A few years ago, my baby sister volunteered to take my two preschoolers to a church festival to give them a break from their newborn brother – and me a more favorable child to adult ratio. My husband was traveling frequently back then and I was working in a demanding consulting firm where my male boss was giving me pointers on how I could get more billable hours during my daily pumping sessions. All things in life are temporary but it certainly didn’t seem like that at the time. I felt I had entered into a new eternal reality of constant intense pressure.
So I enjoyed an afternoon to myself!
A few hours later…
My boys came home with hearts full of pride and fists full of three new goldfish! My sister proudly told me of the money, time and energy devoted to ‘winning’ these prized goldfish! I congratulated them while trying my best to control my tears of rage and disappointment. In their little hands contained 6 new eyeballs that were now under my care!
So, I quickly strategized how I was going to create an environment where these fish could thrive. Fish Food? No. Aquarium? No. Responsible children to care for them? No. I called my friend who had recently had a fish death in their family and delicately asked for her aquarium. Score! It even had pebbles and recreation activities for the fish. There was a pet store down the street so we were able to quickly get some overpriced fish food. My husband and I divided care of the fish – since he traveled, he volunteered to clean the tank once per month. I am charged with daily support of the fish – so I put them in a place where they are frequently in my view – in the kitchen. I am happy to say, that two of our festival fish have beat the odds and are still alive and swimming 3 years later.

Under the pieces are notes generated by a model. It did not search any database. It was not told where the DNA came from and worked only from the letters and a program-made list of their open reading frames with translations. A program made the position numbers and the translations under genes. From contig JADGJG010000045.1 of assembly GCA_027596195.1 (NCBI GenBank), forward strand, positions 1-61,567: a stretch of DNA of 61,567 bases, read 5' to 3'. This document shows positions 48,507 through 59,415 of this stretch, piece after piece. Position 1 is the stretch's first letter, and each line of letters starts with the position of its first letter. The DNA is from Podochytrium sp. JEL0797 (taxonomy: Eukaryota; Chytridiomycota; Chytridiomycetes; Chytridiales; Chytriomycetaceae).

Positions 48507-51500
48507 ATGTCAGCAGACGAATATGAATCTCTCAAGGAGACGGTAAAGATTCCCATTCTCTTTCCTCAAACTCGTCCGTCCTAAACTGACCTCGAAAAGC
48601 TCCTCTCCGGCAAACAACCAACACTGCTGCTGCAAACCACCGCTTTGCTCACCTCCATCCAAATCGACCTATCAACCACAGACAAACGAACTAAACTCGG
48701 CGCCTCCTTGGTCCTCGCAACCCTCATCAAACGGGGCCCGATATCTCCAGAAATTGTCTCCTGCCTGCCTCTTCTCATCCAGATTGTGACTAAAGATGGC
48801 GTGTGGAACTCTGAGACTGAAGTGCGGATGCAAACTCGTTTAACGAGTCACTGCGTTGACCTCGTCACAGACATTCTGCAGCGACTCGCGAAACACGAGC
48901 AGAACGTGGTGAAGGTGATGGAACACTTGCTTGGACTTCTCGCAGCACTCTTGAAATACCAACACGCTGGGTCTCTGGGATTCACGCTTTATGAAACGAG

In fact, they are on their way to beating the national average of employee retention – 4.6 years. It’s funny because the time and energy spent winning these fish have been lost – but the care they require to stay healthy remains the same.
Many employers invest in a recruiting plan and that is important (and a little bit fun) but I would argue the plan to retain them is equally important. And people are much more complicated than fish.
So, how do you build a retention plan for people? It happens on a micro AND macro level. It happens when companies invest in building an awarding winning culture. Melanie Booher, Culture Coach at MB Consulting Solutions recommends a strategy called THRIVE© to analyze your workforce. The six-prong gap analysis has put many companies on The Business Courier’s Best Place to Work List.
The six areas to examine are:
We will explore each of these topics in more detail in future blog posts -- please join our Linkedin Group! To learn the details of this model immediately, email me at (firstname.lastname@example.org) and I would be happy to send you the tool. I will also gladly give you our family goldfish – Nah, I’ve got too much invested in those guys!